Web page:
In my early student years in US (2001-2002), I used to wonder how well Mr.Donald Rumsfield used the power of language, especially when it came to the now (in)famous defense of the Iraq war.
Reports that say that something hasn’t happened are always interesting to me, because as we know, there are “known knowns”; there are things we know we know. We also know there are “known unknowns”; that is to say we know there are some things we do not know. But there are also “unknown unknowns” – the ones we don’t know we don’t know
Donald Rumsfeld, 2002
If only the reporter who posed this question had watched Puriyadha Pudhir, he could have responded like Raghuvaran.
Raghuvaran responding to Donald Rumsfield
I am reminded of this excellent chart, depicting the knowledge path of a Beginner, an Intermediate and an Expert
And now to the obligatory tamizh kaviya varigal that triggered the stream of conscious writing you saw above.
My uncle got me interested in discovering the true purport and meaning of some of the most beautiful verses in Tamil language. Here’s one such verse from Nammazhavar’s Thiruvaimozhi (நம்மாழ்வார் திருவாய்மொழி)
அவரவர் தமதமது அறிவறி வகைவகை
அவரவர் இறையவர் என அடி அடைவர்கள்
அவரவர் இறையவர் குறைவிலர் இறையவர்
அவரவர் விதி வழி அடைய நின்றனரே
Avaravar thamathamadhu arivari vagaivagai
Avaravar iraiyavar ena adi adaivargal
Avaravar iraiyavar kuraivilar iraiyavar
Avaravar vidhi vazhi adaiya nindranare!
As with any paasuram ( stanza as denoted in thamizh), there are multiple layers of meanings that one can derive/enjoy. One can enjoy the sheer literary brilliance of this verse, without having to prescribe to the religious beliefs.
I marvel at the economy of words to describe the indescribable, the ability of the author to highlight the limitations of knowledge ( “unknown unknowns!”) and the humility to accept the ignorance of one’s knowledge. what is knowledge ( “arivu”)? the realisation that ” I know nothing” :-). and therefore take the path of surrender ( “vidhi vazhi”, ).
Additional Commentary (Sathya):
The verse is a beautiful piece that shows the flexibility of the language. One of the challenges in a multilingual site like this is that some of the more nuanced words do not have a direct translation or has multitudes of them. In this case, அறிவு (arivu) such a word. The common translation for this word is intelligence (அறிவிருக்காயா உனக்கு? – Do you have brains?).
The root of the word comes from அறி, equivalent of “gno” in latin – to know. அறிதல் would be to know or to understand. Put in this context, the word can take other meanings such as “to know”, “to be aware”, “to realize”, “to understand”, “to get enlightened”, etc., which is likely the context used here.
Similarly, the word இறை (irai) is used beautifully. Irai has multiple connotations – it can mean God or more broadly, a higher power. A higher power can be anyone just above you in terms of either strength or wisdom or awareness. Hence it can mean a King, a Manager, or God. Irai also can mean to worship or to pray.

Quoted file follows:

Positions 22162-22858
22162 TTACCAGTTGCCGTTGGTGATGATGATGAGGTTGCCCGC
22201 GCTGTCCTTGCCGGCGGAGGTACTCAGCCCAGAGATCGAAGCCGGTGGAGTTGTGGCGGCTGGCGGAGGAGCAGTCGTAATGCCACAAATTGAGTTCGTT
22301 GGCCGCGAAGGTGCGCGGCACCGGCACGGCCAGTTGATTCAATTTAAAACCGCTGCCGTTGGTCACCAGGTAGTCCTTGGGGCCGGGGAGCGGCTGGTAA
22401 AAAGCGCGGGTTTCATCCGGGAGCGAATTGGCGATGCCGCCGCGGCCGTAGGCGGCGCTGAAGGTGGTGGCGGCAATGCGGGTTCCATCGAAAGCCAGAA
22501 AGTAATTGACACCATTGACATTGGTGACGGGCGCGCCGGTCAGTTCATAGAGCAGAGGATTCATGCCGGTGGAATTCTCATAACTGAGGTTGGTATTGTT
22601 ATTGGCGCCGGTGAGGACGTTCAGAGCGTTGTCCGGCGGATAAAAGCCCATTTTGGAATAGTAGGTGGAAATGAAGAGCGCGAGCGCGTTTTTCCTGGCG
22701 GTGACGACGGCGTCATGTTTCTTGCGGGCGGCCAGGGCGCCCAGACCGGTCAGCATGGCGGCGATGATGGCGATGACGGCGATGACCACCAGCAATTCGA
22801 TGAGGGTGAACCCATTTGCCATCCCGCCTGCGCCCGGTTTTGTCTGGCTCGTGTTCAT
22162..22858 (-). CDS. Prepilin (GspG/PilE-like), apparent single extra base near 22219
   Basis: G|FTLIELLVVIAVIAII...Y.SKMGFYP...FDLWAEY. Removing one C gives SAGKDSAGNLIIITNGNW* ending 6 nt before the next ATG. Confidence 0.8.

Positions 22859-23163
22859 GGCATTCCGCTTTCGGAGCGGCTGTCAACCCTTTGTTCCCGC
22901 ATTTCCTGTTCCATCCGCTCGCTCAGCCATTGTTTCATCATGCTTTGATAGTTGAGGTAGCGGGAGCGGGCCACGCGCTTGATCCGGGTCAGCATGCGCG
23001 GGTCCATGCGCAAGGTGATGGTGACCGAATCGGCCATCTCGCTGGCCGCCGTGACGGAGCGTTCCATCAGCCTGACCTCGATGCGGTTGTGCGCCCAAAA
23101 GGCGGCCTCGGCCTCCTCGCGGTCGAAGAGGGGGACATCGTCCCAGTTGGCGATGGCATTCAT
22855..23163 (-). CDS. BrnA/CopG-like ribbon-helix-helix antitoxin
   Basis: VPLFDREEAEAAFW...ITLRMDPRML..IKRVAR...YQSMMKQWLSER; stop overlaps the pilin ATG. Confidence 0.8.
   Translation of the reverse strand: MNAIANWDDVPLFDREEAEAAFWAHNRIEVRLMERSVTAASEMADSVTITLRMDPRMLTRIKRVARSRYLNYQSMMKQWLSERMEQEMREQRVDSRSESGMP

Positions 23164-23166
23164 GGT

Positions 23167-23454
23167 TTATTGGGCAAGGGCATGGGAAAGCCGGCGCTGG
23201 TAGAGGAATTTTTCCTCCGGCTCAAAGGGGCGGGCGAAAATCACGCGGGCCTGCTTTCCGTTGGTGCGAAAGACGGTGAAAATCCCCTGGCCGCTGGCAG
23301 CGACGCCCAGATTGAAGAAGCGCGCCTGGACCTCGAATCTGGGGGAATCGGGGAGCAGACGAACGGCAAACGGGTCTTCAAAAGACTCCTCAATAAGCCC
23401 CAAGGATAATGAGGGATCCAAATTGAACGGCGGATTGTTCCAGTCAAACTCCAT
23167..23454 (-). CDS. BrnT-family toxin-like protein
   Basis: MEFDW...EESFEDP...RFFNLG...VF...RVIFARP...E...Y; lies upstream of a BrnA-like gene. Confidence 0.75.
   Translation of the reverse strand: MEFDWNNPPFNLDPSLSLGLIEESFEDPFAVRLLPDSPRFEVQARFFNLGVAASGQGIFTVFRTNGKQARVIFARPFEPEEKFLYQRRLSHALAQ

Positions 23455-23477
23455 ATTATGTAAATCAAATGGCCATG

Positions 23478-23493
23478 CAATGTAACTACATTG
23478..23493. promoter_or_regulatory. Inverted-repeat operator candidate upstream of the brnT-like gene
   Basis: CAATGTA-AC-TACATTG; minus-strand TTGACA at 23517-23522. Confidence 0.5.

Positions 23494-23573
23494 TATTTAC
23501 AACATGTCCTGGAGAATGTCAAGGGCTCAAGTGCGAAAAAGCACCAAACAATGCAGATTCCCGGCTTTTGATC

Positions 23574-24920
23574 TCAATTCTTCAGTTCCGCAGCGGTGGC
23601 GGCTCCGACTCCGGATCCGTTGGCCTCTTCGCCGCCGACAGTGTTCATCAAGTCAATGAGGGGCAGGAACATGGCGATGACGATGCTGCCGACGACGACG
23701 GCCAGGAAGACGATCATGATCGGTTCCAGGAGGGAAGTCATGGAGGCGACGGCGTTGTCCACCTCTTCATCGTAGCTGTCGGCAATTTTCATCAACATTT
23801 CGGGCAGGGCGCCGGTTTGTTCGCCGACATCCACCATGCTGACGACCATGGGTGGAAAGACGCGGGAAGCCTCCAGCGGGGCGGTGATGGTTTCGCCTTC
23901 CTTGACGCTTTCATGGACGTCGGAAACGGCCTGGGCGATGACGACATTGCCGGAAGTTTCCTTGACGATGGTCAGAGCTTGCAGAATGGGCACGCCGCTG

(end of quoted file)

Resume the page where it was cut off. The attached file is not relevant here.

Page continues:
Going by Vasu’s chart of beginner-hazard-expert, when someone first becomes aware of Hinduism, be it a non-Indian or even an Indian attempting to rediscover his or her roots, we explain Hinduism as a polytheistic religion – religion of many Gods. This is also generally the textbook definition, likely to distinguish it from monotheistic religions like Christianity, Islam, or Buddishm, to name a few.
Later, as we dig a bit deeper and get some understanding of the philosophies, we get into the “hazard” phase and build up our அரைகுறை (araikurai – half-baked) knowledge. But then we have an issue – the notion of polytheism suddenly is challenged with strong statements made by the foremost interpretations of Hinduism – Mayavada (aka advaita), Vishishtadvaita, and Tattvavada (aka dvaita) – which all claim Hinduism to be monotheistic (the single God being Vishnu taking many forms).
So, what is correct? Here’s where Nammazhwar shines with the paasuram above and clarifies the confusion in four simple lines, simply putting it as “to each their own”:
Each person, as per their awareness (of God), will believe in their own version of God and surrender to Him (in the attempt to achieve salvation). These (personalized) God versions are no better or no less compared to each other and are flawless in their own way. Those who do ask for salvation will get what is per their individual fate.
A few interesting points to note:
- Nammazhvar does not say praying one version of God (such as Shiva, Vishnu, Murugan, etc.) is better or worse. In fact, having faith is a good thing to begin with.
- At the same time, he also does not say that just because you pray to your version of God does not mean you automatically achieve salvation. There is still the pesky thing called fate that drives how far you get to your goal of salvation.
- Using the word “irai”, Nammazhwar moves away from the absolute to the relative. He could’ve easily said something like “Hari”, but does not.
- Each person does not see a flaw in their God (he does not say one version is better than the other but just that to the person who believes in the version, that version is flawless!)
With the recent happenings as of this writing in Tamilnadu, the words said many years back seem strangely appropriate. Seeing various ministers (அவரவர்) who were bowing (இறையவர்) before Amma (J Jayalalitha) shifting their loyalties and bowing to Chinnamma (V K Sasikala), one cannot help but wonder what the fates (விதி வழி அடைய) of these ‘loyalists’ are that make them bow to their own versions of God!
There is also a nice explanation that can be found here – http://srikanthpdx.blogspot.com/2006/12/why-are-there-so-many-religions.html.
Lastly, I came across an interesting story a while back that seems to resonate very well with this theme – http://www.fartlab.com/view/519df7b4332c4 (ignore the name of the website and focus on the content!) – hope you find it as interesting as I did.